The trend towards vintage is great for ethical fashion. The taboo of buying second-hand has decreased thanks to the trend for customisation and crafts, the work of bloggers and magazines, and the image produced by charities such as Oxfam (see my interview with the Oxfam fashion team). I asked Ceri Heathcote, ethical fashion blogger, marketer and founder of the Ethical Fashion Bloggers network what her predictions were for 2012. “For 2012, I can see ethical fashion becoming more affordable and accessible to the masses” Ceri told me, “There are already plenty of exciting new ethical brands appearing and I think this will continue into 2012. I think these companies are definitely going to be giving the conventional online and high street retailers a run for their money. I also see ethical retailers becoming more creative and innovative with their marketing and using the internet as a cost effective way of gaining credibility and showcasing their products. I also see there being new solutions of accreditation and labeling pioneered within the ethical fashion industry and as a result of this I expect the conventional retailers will launch more ethical collections and introduce more transparency in their supply chains.”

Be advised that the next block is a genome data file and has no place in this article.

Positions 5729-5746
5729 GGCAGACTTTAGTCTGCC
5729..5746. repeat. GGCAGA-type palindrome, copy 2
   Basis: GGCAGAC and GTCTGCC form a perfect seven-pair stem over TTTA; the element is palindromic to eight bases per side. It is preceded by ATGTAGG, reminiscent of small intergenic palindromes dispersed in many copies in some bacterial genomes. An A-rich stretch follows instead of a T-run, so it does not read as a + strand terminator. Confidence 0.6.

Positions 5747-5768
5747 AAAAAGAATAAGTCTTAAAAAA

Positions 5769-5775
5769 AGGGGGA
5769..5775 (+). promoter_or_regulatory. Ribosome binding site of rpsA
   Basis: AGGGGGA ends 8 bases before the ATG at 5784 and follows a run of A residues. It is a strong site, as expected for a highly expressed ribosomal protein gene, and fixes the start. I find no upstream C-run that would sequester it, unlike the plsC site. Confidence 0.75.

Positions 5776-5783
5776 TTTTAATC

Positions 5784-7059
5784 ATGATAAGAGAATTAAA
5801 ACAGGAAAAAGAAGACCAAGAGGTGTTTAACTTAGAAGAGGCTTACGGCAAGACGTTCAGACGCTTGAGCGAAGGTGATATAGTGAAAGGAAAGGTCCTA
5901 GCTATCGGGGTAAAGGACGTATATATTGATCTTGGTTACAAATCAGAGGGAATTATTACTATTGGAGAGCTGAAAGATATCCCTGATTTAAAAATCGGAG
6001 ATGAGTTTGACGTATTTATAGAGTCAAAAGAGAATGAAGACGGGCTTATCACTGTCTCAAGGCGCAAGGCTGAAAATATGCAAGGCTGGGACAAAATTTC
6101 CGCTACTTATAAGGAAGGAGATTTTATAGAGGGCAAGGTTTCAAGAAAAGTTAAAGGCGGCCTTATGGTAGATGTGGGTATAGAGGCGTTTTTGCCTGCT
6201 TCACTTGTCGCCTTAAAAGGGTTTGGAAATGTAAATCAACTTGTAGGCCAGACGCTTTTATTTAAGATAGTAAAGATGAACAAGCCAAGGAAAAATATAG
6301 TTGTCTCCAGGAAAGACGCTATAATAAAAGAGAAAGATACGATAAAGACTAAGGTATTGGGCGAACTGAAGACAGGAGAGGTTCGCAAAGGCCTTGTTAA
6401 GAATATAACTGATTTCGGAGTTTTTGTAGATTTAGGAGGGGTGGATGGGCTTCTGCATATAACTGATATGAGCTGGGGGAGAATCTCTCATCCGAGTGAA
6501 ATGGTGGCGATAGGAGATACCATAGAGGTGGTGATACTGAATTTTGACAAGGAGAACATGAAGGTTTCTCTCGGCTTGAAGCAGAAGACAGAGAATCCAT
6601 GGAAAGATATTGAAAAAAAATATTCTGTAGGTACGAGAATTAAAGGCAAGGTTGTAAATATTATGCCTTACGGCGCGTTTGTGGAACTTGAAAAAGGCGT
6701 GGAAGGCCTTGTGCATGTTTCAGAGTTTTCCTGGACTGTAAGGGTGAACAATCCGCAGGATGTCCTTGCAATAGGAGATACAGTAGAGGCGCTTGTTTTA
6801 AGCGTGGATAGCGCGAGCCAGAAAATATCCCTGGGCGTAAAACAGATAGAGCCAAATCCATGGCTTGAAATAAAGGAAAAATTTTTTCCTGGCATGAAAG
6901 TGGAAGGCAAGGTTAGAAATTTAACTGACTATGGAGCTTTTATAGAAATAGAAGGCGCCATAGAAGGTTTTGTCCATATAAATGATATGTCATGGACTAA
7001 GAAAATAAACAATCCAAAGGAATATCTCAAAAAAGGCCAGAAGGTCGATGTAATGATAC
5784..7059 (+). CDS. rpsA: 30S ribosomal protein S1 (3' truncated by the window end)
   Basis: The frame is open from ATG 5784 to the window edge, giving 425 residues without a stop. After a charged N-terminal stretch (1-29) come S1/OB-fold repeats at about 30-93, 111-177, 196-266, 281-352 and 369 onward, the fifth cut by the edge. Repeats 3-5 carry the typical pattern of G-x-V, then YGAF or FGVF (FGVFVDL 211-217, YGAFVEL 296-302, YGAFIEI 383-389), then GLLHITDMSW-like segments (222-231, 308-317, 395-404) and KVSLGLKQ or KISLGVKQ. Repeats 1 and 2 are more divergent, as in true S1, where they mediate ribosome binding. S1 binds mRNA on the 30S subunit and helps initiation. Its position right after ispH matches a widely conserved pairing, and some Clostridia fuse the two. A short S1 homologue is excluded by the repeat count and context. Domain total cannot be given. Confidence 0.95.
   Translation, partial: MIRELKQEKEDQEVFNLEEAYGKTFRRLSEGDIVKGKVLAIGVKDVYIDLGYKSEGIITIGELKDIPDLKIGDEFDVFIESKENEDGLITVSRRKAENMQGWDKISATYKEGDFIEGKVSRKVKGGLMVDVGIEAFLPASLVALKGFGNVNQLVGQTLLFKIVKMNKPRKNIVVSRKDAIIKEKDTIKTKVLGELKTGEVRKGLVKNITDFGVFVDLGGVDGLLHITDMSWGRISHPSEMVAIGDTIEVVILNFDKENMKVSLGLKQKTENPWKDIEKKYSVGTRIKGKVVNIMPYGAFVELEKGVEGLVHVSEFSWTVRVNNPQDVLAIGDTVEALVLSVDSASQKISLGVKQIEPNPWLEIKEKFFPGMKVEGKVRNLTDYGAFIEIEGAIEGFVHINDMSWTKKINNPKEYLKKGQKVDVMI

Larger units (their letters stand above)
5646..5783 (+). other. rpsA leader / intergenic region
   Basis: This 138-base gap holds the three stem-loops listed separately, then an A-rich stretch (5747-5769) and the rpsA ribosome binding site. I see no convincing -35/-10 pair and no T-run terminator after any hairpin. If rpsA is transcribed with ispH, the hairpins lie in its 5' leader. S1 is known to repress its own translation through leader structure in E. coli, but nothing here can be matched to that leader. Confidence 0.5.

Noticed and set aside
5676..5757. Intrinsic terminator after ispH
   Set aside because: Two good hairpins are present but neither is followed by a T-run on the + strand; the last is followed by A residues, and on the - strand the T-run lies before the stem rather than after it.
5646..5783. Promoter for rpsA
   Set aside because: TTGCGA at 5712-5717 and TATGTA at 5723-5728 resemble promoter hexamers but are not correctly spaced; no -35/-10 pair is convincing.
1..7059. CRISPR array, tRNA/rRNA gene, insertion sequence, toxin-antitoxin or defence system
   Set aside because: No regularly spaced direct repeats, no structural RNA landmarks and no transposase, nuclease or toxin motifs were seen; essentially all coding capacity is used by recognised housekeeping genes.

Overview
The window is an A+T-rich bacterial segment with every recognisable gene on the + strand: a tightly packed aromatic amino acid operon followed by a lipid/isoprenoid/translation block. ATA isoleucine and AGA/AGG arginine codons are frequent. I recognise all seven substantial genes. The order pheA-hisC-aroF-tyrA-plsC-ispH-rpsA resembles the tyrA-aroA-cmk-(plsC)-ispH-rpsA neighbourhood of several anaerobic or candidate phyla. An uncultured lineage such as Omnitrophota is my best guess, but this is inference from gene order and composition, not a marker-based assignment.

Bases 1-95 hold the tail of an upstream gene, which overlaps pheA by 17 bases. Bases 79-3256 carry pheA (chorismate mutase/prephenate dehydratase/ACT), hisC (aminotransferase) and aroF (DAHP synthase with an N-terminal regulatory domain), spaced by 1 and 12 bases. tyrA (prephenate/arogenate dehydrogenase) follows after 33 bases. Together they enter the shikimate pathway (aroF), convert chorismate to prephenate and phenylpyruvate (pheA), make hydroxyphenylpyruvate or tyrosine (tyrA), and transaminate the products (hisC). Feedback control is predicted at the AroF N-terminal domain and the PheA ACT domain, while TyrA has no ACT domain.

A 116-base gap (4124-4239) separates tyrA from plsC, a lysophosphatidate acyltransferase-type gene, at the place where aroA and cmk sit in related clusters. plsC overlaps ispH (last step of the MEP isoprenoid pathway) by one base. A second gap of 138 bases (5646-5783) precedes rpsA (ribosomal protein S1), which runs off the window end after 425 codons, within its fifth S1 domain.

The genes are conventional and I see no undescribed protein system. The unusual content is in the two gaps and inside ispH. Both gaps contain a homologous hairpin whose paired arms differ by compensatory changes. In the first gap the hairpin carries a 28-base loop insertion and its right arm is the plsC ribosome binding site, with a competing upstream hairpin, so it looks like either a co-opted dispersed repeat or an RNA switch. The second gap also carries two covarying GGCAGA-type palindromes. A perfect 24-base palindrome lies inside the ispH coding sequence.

On second-hand fashion, Ceri said “I think people are valuing charity shop pieces more than they have in the past, perhaps because of the influence of fashion and street style blogs, marketing by charities like Oxfam and also because of economic and environmental factors. Charity shops offer a wealth of interesting and quality pieces and the challenge of combining them into an interesting outfit.”
I hope that we see a trend moving away from fast fashion. Everyone is talking about ‘buy less and buy better’ but how many people are actually doing it? Spending the same amount of money, but on higher quality pieces will help both the economy and the sustainability of the environment, plus it’s sure to be far more satisfying if you make the right choices.
Nicola Cupples, personal styling expert and founder of My Style Companion, agrees with me. She said, “The trend for cheap fashion needs to go! I’m seeing far too many women wearing cheap, unflattering fabrics that are making them look ‘cheap’ and usually a size bigger. Also the trend for buying quantity over quality needs to stop as I’m seeing more and more wardrobes stuffed full of clothes, but containing no real outfits. The recession hasn’t meant that people have stopped buying clothes – they’ve just started buying more CHEAP clothes because ‘it’s only a tenner’. In reality they end up spending more and wearing less. Plus they rarely feel good about themselves in the things they buy.”
Fast fashion rose to reign extremely quickly, and has already caused a lot of harm across the world. I hope that for 2012 we continue to see increased awareness by businesses and consumers, but I certainly can’t see fast fashion disappearing as quickly as it sprang up. Much beyond 2012 I wouldn’t want to make any predictions; all that we can really do is take responsibility for our own actions.